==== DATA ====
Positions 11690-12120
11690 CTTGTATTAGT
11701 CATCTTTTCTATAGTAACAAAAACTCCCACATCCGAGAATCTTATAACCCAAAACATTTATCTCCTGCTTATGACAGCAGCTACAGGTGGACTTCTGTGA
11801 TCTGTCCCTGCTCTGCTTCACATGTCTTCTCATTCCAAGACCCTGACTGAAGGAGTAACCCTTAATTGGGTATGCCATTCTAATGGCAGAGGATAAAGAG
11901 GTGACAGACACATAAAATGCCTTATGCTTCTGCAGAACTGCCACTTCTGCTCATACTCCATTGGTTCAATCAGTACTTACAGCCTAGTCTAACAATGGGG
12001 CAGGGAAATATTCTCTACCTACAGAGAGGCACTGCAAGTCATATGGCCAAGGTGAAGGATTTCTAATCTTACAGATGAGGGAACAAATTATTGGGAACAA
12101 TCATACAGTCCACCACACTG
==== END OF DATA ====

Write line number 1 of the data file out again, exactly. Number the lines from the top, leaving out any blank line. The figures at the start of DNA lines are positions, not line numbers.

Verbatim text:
Positions 11690-12120